SameSite Frequently Asked Questions (FAQ)
Chrome is changing the default behavior for how cookies will be sent in first and third party contexts.
- Cookies that do not specify a
SameSiteattribute will be treated as if they specified
SameSite=Lax, i.e. they will be restricted to first-party or same-site contexts by default.
- Cookies that are intended for third-party or cross-site contexts
Note: this also means cross-site or third-party cookies are restricted to secure / HTTPS connections only.
This behavior will become the default during the Chrome 80 rollout.
In the location bar, enter
chrome://flags to access the flag configuration.
Set the following flags to enabled:
Chrome is displaying warnings in the Console in DevTools which highlight each
cross-site request where cookies would be affected by the new
defaults. The cookies and their respective
SameSite and Secure attributes are
also visible in DevTools within the Application tab under Storage → Cookies.
This same information is also available in the Network Tab for each request.
- For cookies that are only required in a first-party context, you
should ideally set an appropriate
SameSitevalue of either
Secureif your site is only accessed via HTTPS.
- For cookies that are required in a third-party context, you must set
Refer to following guidance:
No. Chrome on iOS (as with all other browsers) uses the underlying WebKit engine and does not currently enforce the new defaults.
The test site: https://samesite-sandbox.glitch.me/ will show the presence of a variety of cookies in a same-site and cross-site context along with whether that’s correct for the new defaults. If all rows show with a green check mark: ✔️ then the browser is enforcing the new defaults.
Ideally, sites should be upgrading to HTTPS and cross-site cookies will not be
sent over a plain HTTP connection. However, on an HTTP page with HTTPS resources
then those secure requests will include cookies that have been marked with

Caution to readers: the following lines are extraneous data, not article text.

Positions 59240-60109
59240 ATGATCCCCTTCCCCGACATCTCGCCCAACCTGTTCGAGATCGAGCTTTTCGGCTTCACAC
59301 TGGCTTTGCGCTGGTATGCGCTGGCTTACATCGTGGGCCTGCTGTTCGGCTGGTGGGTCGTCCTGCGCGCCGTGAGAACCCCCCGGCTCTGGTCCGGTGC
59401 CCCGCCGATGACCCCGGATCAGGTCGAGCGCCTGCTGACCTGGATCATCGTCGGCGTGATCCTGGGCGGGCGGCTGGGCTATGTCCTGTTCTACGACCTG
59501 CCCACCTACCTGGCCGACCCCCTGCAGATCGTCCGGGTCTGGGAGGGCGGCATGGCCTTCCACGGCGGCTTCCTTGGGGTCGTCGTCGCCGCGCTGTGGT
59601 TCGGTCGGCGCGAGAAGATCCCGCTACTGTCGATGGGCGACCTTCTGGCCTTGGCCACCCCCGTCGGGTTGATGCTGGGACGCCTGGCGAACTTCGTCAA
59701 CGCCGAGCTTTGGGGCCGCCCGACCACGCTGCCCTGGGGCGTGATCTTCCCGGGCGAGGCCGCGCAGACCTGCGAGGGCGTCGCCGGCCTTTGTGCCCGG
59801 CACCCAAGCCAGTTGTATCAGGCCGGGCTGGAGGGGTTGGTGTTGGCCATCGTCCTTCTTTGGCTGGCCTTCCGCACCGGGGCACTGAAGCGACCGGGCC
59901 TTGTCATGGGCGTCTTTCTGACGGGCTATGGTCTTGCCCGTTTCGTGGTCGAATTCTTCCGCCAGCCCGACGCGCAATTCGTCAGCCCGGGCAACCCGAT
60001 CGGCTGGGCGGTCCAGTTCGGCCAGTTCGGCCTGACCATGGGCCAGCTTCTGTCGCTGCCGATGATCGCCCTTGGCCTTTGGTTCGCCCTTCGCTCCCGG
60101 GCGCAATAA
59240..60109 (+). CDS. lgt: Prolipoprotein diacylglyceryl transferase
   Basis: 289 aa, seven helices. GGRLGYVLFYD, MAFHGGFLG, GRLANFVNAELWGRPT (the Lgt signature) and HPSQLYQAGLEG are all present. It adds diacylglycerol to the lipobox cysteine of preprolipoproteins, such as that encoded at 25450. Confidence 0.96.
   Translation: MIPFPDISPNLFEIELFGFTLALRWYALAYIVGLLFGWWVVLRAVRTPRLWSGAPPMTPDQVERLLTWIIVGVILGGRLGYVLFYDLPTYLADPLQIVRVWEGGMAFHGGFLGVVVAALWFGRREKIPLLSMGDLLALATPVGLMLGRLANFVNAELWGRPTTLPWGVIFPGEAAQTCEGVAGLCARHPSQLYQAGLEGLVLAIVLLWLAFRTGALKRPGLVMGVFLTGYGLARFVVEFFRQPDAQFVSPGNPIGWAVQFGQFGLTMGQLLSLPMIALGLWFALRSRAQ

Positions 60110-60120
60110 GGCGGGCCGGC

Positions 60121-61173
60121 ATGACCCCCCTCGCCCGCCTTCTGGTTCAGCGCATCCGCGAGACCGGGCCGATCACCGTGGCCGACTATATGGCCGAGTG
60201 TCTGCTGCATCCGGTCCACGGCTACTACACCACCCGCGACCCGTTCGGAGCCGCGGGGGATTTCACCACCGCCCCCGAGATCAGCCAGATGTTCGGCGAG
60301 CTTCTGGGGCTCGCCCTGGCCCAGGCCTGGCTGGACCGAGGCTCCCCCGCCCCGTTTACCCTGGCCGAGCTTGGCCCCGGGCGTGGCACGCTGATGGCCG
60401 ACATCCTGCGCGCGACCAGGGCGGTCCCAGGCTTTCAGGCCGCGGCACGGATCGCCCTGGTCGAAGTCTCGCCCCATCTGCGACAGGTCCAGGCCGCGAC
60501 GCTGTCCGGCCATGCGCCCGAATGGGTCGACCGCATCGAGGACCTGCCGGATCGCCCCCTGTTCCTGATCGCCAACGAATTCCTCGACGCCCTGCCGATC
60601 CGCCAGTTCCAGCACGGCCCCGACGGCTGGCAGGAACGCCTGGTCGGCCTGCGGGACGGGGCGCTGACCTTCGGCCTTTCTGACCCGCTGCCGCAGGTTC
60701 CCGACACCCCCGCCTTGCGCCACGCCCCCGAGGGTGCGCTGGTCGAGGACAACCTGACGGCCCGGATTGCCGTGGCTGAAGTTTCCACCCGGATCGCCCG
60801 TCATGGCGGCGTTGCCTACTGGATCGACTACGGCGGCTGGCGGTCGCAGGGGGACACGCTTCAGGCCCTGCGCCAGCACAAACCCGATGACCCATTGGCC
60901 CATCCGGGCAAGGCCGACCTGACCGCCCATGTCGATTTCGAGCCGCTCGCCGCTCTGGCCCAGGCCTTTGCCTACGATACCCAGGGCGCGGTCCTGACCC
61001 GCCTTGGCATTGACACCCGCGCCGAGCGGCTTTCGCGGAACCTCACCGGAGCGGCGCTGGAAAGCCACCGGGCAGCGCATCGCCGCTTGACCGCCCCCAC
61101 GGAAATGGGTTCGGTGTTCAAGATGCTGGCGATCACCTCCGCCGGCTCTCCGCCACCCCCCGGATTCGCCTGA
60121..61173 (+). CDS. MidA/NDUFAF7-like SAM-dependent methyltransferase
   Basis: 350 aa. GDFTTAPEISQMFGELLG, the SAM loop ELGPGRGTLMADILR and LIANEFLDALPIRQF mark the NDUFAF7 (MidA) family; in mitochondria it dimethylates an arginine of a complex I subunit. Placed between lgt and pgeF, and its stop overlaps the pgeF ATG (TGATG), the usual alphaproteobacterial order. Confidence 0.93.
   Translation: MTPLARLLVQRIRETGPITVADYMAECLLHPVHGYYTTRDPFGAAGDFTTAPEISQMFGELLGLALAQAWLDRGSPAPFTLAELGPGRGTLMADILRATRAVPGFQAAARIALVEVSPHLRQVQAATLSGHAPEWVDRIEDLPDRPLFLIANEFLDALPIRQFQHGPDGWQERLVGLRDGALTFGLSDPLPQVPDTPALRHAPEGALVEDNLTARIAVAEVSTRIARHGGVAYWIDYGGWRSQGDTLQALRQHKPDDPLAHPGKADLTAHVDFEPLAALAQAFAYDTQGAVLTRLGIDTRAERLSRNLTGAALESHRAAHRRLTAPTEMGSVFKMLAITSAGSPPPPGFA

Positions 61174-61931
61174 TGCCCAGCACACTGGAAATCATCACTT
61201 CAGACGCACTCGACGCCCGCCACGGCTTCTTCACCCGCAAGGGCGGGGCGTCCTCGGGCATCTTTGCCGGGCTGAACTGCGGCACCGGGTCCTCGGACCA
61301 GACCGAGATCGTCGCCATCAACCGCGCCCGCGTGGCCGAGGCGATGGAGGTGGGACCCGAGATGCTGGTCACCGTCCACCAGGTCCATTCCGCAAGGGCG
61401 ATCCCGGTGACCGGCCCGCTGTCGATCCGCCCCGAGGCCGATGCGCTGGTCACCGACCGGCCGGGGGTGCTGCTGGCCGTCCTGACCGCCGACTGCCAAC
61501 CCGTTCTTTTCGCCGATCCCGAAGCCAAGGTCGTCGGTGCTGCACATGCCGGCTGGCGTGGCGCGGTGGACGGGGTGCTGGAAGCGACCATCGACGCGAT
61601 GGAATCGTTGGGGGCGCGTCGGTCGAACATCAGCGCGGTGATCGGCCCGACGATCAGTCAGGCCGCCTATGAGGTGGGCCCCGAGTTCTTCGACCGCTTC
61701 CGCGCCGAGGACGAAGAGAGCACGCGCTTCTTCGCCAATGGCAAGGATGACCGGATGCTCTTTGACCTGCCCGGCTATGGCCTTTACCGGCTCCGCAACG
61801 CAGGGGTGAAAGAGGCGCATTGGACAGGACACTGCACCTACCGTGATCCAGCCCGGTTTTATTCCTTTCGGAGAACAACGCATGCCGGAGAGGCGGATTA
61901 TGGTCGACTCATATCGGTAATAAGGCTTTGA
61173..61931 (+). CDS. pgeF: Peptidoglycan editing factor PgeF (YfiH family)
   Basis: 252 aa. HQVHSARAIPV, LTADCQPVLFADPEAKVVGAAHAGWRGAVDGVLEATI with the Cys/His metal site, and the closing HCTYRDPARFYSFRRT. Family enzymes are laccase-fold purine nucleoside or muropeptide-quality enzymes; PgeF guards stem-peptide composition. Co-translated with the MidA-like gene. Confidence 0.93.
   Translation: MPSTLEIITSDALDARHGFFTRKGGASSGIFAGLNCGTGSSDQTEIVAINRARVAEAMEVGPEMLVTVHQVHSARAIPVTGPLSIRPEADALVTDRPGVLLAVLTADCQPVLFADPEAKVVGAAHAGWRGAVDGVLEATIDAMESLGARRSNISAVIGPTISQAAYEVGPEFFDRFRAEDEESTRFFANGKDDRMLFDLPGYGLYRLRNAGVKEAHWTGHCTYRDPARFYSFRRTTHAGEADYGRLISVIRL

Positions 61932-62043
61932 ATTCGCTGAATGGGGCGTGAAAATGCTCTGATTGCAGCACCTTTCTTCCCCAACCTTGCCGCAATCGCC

Sites that rely on services making use of third-party cookies should ensure they
are including those resources (scripts, iframes, pixels, etc.) via an
appropriate HTTPS URL. You can see this in action on this test site:
A reasonable rule is if the connection is an upgrade, i.e. HTTP page with HTTPS resources then they can have cookies. However, a downgrade, i.e. an HTTPS page with HTTP resources will not get cookies on cross-site HTTP resources and users will most probably see mixed content warnings in the browser UI.
In general, make all requests over HTTPS where possible.
This is a specific exception made to account for existing cookie usage on some
Single Sign-On implementations where a CSRF token is expected on a cross-site
POST request. This is purely a temporary solution and will be removed in the
future. It does not add any new behavior, but instead is just not applying the
SameSite=Lax default in certain scenarios.
Specifically, a cookie that is at most 2 minutes old will be sent on a top-level
cross-site POST request. However, if you rely on this behavior, you should
update these cookies with the
SameSite=None; Secure attributes to ensure they
continue to function in the future.
Chrome extensions use the
chrome-extension:// URL scheme, which appears as
cross-site to anything
http://. The fix, which is to
extension-initiated requests as same-site*****, is available in Chrome 79 and
later. Some use cases involving requests made from web frames on extension pages
may also behave differently in Chrome 80. If you test on newer (80+) versions of
Chrome and find that your extension is still broken, please file a bug on
crbug.com using this template.
* If the extension has host permissions access to the page.
[UPDATE Jan 8, 2021: The modern SameSite behavior (SameSite=Lax by default, SameSite=None requires Secure, and Schemeful Same-Site) will be enabled by default for Android WebView on apps targeting Android S and newer. Existing apps will not be affected until they choose to update to target Android S. Android S has not yet been released. Existing apps can be tested with the new modern SameSite behavior by toggling the flag webview-enable-modern-cookie-same-site in the developer UI.]
The new though app developers are advised to declare the appropriate
SameSite behavior will not be enforced on Android Webview until
cookie settings for Android WebViews based on versions of Chrome that are
compatible with the None value, both for cookies accessed via HTTP(S) headers
and via Android WebView's CookieManager
does not apply to Chrome browser on Android, which will begin to enforce the new
SameSite rules at the same time as the desktop versions of Chrome.